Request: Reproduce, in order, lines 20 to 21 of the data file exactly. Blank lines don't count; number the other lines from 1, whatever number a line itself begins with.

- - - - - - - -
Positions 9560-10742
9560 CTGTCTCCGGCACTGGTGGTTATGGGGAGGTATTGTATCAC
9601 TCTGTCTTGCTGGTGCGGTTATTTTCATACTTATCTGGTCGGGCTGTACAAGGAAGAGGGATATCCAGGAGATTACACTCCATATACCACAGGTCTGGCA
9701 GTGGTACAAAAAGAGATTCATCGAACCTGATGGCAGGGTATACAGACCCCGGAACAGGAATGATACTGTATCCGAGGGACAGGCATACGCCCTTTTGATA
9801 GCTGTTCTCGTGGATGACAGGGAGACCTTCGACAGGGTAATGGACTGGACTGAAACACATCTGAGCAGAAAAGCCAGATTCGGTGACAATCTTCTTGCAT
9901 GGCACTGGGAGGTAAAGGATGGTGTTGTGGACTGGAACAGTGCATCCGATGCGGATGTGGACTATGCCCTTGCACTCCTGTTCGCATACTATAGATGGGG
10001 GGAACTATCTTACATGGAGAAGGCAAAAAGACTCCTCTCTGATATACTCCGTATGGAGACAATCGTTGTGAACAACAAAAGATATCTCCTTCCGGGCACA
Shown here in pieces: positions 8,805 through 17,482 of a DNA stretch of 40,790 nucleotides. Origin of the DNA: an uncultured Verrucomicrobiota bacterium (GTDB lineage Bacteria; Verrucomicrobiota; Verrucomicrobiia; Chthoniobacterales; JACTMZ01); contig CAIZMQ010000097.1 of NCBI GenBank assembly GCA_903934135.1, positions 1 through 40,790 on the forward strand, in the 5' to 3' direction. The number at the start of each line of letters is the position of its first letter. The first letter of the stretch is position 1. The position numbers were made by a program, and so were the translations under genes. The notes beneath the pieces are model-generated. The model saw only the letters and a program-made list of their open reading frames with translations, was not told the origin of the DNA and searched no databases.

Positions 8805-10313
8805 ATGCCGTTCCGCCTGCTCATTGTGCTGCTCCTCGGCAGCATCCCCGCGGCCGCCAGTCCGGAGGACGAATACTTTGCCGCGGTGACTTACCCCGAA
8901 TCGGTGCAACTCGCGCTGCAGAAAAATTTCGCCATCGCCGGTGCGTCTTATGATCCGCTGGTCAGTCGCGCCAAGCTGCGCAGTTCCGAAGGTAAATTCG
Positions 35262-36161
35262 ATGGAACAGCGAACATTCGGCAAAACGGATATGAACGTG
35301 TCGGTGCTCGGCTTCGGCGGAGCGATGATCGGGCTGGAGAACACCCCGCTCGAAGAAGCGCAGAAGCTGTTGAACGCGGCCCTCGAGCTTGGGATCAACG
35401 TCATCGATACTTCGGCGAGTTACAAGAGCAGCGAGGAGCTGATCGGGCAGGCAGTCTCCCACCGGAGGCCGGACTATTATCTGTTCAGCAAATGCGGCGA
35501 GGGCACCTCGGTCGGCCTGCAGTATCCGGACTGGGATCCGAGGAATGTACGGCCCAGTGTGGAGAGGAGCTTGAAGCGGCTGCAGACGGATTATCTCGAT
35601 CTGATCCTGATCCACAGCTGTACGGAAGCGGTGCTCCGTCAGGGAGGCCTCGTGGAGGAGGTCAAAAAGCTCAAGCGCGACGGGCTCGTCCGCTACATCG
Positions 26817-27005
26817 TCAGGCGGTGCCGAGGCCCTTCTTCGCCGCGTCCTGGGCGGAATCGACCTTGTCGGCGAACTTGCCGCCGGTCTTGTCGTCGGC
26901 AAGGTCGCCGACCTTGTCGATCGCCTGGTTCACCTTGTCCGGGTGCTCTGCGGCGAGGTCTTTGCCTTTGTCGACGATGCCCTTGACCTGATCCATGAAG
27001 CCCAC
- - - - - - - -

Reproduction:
26901 AAGGTCGCCGACCTTGTCGATCGCCTGGTTCACCTTGTCCGGGTGCTCTGCGGCGAGGTCTTTGCCTTTGTCGACGATGCCCTTGACCTGATCCATGAAG
27001 CCCAC